In addition to such laws that have blatantly weakened property rights, hundreds of more subtle regulations, permits, and licences have had the same effect. When a government licenses an activity, it generally licenses all of that activity’s inevitable results, including any inevitable pollution. To the extent that pollution is an inevitable result of their carrying on approved activities, the polluters are operating under “statutory authority.” Polluters often claim immunity from civil suits, using statutory authority as their defence. They argue that some activities inevitably produce pollution. Government authorization of such an activity, if it did not include its subsequent pollution, would be useless. The government does not knowingly do useless things. Thus, in authorizing an activity, Parliament must have intended to authorize its inevitable pollution.
Once a government has authorized an activity, those affected by it lose their rights to sue. Parliament, in its wisdom, has overridden the common law. It has replaced legal decisions with political decisions. In other words, it has removed decision-making power from those affected by pollution, and placed that power securely in the hands of politicians and bureaucrats.
And what have successive Ontario governments done with their new powers to control water quality? They have permitted pollution that no downstream riparian would tolerate. It is hardly surprising that remote governments have not made good decisions about the environment. They do not understand local priorities, and they do not share local values. How can a provincial government know about the many uses of a particular river? How can it estimate the value of those uses to local riparians? Without that information, how can it foresee the consequences of permitting pollution?
Almost any government has powerful political and economic incentives to allow pollution. It is loath to take on industries that dump toxic metals and chemicals into our waters. It is loath to threaten jobs–even expensive, temporary, or ultimately counterproductive jobs. Jobs mean votes. The government thus does the expedient thing: It transfers the costs of pollution to its victims. If the effects–no matter how bad–are concentrated on a few riparians, the political costs are low. Nor need political costs rise if the effects are dispersed over many. People may love to swim, but swimming rarely makes or breaks a provincial election.
The provincial government also has economic incentives to permit some kinds of pollution. It operates many of the sewage treatment plants that pollute the province’s waters. Furthermore, it often finances improvements to plants it does not operate. A crackdown on sewage polluters would be very expensive for it.
Riparians, of course, also respond to incentives. In this, they are no different from governments. But their interests–economic and other–usually lie in clean water. Riparians’ livelihoods may depend on clean water. Clean water increases their property values. It improves their health and the quality of their lives. And unlike governments, whose time frames rarely stretch further than the next election, riparians are more likely to take a longer view of resource use and destruction. Riparians will fight for clean water if they have the tools to do so. History suggests that there are no better tools than property rights.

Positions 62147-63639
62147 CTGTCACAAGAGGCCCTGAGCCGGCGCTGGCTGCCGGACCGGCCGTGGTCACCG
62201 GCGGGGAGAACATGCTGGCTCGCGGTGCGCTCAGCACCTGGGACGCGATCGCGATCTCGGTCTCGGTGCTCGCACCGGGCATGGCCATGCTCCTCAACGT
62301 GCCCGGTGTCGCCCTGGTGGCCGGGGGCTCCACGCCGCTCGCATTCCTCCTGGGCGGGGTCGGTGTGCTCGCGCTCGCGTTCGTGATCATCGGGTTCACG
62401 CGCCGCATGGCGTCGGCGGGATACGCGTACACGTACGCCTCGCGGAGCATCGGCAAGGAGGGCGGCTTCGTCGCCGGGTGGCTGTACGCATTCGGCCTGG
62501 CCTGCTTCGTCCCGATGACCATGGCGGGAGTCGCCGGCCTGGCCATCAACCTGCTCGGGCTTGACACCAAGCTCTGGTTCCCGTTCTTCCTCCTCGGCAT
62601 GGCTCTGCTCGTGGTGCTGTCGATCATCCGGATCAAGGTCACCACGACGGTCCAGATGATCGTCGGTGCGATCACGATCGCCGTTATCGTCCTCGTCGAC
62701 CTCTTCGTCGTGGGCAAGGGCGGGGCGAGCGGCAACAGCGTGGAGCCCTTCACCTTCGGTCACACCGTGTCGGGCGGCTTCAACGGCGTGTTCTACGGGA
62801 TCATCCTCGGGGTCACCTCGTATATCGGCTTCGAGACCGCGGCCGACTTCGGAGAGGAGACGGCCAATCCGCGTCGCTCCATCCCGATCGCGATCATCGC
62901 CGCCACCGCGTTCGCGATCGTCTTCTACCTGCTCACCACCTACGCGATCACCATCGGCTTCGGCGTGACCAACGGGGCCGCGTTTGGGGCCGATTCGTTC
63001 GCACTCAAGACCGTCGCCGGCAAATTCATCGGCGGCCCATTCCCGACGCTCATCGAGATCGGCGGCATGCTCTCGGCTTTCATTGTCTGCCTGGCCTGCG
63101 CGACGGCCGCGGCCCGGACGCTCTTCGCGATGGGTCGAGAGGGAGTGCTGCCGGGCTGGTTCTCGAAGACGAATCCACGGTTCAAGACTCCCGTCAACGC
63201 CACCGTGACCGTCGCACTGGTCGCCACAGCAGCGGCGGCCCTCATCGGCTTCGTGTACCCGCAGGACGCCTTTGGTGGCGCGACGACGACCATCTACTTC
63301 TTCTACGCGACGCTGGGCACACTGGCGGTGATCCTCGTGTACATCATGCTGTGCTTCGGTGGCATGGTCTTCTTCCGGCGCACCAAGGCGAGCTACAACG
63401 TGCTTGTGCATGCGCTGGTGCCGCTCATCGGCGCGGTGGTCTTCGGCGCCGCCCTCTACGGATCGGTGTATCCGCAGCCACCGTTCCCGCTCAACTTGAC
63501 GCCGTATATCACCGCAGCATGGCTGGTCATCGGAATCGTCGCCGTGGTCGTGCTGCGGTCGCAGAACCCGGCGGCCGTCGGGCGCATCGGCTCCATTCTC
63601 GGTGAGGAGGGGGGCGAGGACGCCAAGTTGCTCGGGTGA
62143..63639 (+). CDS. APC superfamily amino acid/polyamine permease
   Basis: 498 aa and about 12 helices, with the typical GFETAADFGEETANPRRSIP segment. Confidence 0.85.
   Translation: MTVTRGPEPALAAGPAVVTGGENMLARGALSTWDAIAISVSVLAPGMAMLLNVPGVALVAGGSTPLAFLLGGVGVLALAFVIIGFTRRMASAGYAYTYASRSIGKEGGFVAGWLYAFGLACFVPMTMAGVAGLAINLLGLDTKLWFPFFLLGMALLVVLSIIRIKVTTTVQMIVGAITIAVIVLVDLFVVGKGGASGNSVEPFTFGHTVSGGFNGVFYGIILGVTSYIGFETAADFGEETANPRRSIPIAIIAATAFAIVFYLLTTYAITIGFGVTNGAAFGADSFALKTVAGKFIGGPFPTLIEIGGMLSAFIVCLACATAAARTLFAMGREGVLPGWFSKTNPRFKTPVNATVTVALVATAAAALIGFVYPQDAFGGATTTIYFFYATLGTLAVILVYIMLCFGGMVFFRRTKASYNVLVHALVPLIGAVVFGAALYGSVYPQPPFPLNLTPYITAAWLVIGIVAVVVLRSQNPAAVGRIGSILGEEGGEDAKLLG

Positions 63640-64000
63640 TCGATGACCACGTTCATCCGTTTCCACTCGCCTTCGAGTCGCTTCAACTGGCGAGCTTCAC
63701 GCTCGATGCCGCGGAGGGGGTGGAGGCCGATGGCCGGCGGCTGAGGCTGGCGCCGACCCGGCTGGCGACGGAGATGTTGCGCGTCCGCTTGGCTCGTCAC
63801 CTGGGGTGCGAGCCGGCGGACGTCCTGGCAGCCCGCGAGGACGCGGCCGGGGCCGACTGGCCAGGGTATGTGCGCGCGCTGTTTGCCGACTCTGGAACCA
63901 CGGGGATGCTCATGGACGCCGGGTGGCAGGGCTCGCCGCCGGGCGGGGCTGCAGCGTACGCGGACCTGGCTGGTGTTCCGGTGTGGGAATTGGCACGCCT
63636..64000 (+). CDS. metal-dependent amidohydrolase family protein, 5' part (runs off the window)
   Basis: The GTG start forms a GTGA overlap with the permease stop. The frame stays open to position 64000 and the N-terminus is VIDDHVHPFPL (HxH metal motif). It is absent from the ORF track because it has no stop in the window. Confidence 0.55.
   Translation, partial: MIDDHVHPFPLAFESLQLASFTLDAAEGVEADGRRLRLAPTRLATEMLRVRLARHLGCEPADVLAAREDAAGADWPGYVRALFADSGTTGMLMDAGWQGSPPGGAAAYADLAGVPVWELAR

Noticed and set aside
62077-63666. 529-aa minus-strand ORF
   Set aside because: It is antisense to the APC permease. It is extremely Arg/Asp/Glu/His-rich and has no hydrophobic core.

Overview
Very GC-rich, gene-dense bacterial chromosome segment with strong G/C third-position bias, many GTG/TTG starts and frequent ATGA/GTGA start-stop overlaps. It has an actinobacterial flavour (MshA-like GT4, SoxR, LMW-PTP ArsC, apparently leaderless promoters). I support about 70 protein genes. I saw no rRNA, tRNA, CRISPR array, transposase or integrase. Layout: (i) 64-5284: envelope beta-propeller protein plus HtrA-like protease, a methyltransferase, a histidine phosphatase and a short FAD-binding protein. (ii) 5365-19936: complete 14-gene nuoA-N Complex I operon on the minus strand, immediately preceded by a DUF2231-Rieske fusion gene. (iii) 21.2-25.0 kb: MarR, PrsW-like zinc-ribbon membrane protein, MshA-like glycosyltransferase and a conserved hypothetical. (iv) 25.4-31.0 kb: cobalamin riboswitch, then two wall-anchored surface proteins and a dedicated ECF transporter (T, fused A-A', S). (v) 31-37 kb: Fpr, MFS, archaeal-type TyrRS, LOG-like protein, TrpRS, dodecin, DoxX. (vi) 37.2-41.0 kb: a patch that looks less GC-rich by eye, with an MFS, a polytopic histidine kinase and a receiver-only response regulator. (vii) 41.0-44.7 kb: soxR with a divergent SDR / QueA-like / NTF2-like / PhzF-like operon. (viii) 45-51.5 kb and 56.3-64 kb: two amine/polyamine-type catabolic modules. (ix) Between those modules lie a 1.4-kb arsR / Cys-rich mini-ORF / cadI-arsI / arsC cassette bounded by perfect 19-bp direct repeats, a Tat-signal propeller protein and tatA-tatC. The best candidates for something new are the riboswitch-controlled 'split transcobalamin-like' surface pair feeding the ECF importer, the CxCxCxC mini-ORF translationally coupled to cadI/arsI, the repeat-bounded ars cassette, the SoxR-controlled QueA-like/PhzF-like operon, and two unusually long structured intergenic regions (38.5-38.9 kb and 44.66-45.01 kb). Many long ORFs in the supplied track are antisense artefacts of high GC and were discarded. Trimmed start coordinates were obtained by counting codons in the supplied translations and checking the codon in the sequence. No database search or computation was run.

Strengthening Property Rights
How can we strengthen people’s property rights? How can we restore the pollution- fighting powers that citizens enjoy under the common law?
One approach entails constitutional change: The federal government should enshrine property rights in the Charter of Rights and Freedoms. Protecting property rights in the Charter will raise the legal hurdles of overriding them. The economic costs will be higher if governments have to compensate people for expropriation. And the political costs will be higher if governments have to acknowledge that their actions violate an acknowledged right.
A more direct approach is to ensure that laws and regulations do not override people’s common law property rights. When authorizing an industry’s activities, governments should specify that they are not legalizing trespasses, nuisances or violations of riparian rights. Such clauses were common in the laws of nineteenth-century England. Inserting them into contemporary laws would provide both citizens and the environment with immeasurable protection.
Armed with strong property rights, the victims of pollution will start to clean up the waters flowing by their land. Sometimes they will choose to prevent harmful developments. Other times the rights holders and polluters will reach a compromise: The polluters will install abatement equipment or change their operations. Occasionally polluters will simply buy out rights holders: They will make it worth their while to allow them to pollute. Such decisions will be arrived at freely and fairly; they will reflect the values and circumstances of all directly involved parties.
It may be precisely this last possibility that frightens many environmentalists: Decentralized decision making allows for decisions that they may not like. What many environmentalists forget is that decision making by governments has resulted in hundreds of environmental disasters. Given their incentives, governments are likely to continue to make decisions that put growth and job creation before water quality.
While there will doubtless be cases in which individual rights holders allow pollution, experience indicates that they will be relatively rare, and that the resulting damage will be relatively confined. People have demonstrated time and again that they place a very high value on clean water. They have proven themselves to be responsible stewards. One need only look at the legal case books for reassurance. On page after page, they illustrate that armed with strong property rights, people can and do protect lakes and rivers.